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Friday 06 October 2023

How the law protects disabled staff during organisational change

By Jo Seery

Disabled managers often feel more at risk of losing their jobs during organisational change, despite legal protection under equality legislation. Jo Seery looks at the obligations on employers and explains what to do if you’ve been treated unfairly.

Sign in desert indicating dangerous bends for the next 4 miles

Organisational change can often lead to redeployment or redundancy, and it’s often disabled workers who feel most at risk. But it is unlawful under the Equality Act 2010 for employers to discriminate against disabled workers when implementing organisational change.

This article looks first at the obligations on NHS organisations under the Public Sector Equality Duty (PSED), then at some of the key questions that arise for disabled workers as a result of organisational change.

What is the public sector equality duty?

The PSED requires public authorities and those who exercise public functions to have due regard to the need to:

  • eliminate, discrimination, harassment, victimisation and other forms of conduct prohibited under the Equality Act 2010
  • advance equality of opportunity between people who share a relevant protected characteristic and those who do not share it
  • foster good relations between people who share a relevant protected characteristic and those who don’t.

Having “due regard” means that NHS organisations should consider the potential impact their organisational change policy and procedures will have on disabled workers. In particular, they should set out the steps they will take to prevent any adverse effects, for example, by making reasonable adjustments.

What if I think I’m being singled out for redundancy?

A redundancy situation may arise because of organisational change. But a genuine redundancy situation only occurs when the business closes, the employee’s workplace closes or fewer employees are needed to do the work available. If none of these apply, the employer is unlikely to be able to show that redundancy is the reason for the dismissal. In such cases, the tribunal will look to the employer to provide the true reason for dismissal. If the employer cannot provide a non-discriminatory explanation, a tribunal may draw an inference that the true reason is discriminatory.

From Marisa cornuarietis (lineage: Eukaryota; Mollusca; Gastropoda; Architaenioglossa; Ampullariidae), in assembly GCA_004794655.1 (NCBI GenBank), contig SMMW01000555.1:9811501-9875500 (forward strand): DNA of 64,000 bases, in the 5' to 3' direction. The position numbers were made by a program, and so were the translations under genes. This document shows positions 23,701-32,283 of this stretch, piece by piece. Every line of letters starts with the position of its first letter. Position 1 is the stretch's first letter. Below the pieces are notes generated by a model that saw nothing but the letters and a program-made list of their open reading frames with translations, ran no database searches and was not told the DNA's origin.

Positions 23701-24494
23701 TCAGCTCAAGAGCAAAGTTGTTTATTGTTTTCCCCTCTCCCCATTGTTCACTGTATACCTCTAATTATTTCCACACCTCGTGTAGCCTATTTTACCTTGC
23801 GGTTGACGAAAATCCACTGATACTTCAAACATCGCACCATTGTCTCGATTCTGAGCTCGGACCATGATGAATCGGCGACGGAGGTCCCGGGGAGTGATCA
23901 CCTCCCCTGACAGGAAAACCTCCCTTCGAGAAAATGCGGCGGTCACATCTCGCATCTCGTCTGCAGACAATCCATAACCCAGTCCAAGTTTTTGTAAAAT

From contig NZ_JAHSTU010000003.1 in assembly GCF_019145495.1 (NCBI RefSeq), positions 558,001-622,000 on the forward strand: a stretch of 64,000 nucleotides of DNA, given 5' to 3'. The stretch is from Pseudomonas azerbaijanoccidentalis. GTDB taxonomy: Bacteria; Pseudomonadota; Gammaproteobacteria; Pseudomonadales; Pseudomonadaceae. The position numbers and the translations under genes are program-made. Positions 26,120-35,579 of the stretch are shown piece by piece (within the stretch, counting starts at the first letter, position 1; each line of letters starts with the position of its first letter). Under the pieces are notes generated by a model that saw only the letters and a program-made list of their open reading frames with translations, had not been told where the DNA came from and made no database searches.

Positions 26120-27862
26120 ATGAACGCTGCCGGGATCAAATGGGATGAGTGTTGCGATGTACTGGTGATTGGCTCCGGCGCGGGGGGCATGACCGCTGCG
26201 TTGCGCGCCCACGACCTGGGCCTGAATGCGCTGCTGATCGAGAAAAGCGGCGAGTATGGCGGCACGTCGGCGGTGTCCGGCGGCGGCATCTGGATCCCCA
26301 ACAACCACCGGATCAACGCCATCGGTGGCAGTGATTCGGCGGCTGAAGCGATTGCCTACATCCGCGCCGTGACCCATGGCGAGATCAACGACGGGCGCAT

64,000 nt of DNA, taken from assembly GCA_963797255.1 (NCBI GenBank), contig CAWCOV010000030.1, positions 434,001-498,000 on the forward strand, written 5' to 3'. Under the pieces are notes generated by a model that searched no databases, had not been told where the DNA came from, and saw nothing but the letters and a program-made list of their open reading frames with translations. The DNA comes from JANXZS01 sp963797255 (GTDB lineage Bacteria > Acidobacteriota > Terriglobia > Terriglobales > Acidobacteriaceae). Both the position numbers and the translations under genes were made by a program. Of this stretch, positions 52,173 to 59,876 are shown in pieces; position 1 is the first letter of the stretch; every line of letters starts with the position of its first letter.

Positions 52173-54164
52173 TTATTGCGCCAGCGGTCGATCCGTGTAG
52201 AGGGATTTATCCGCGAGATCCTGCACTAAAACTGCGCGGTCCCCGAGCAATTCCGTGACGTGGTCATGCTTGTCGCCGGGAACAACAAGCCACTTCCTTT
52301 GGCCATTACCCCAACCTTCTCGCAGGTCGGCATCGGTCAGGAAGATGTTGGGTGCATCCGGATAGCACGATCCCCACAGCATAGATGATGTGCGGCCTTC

What makes a fair process?

Whether or not a restructure leads to a redundancy situation, the employer should follow a fair procedure when determining how the new structure will be applied to existing employees. This may involve slotting people into roles which are similar to their current role or requiring employees to apply for new jobs.

Whatever approach is adopted, the employer should ensure that any selection process is fair and non-discriminatory. So, when determining which posts should be ‘ring fenced’, the employer should ensure that they do not exclude disabled workers who are doing the same or similar roles to those which are being ring fenced. 

Can sickness absence be used to select people for redundancy?

Sickness absence is often for selection criteria in a redundancy situation as it is generally regarded as objective. However, if it includes disability-related absences this is likely to put disabled workers at a particular disadvantage since it makes it more likely they will be at risk of redundancy or not redeployed than non-disabled workers. In such cases, the employer is under a duty to make a reasonable adjustment, such as excluding disability-related absence from the selection criteria. Employers who use attendance as a criteria should also consider whether it would be discriminatory for this to include time off to attend medical appointments. 

What are my rights?

If you are not redeployed or offered an interview when another suitable role is available, the first thing to do is to ask the employer why. You can use the ACAS guidance Asking and Answering Questions about Discrimination at Work if you think the reason may discriminatory. For example, if an employer does not redeploy a disabled employee or offer them an interview because there is a reasonable adjustment in place, the employee could argue that they have been treated unfavourably for a reason arising from their disability.

  • Jo Seery is a senior employment rights solicitor at Thompsons Solicitors, MiP’s legal advisers. Visit the Thompsons website for more info. Legal Eye does not offer legal advice on individual cases. Members needing personal advice should contact MiP by emailing MemberAdvice@miphealth.org.uk.
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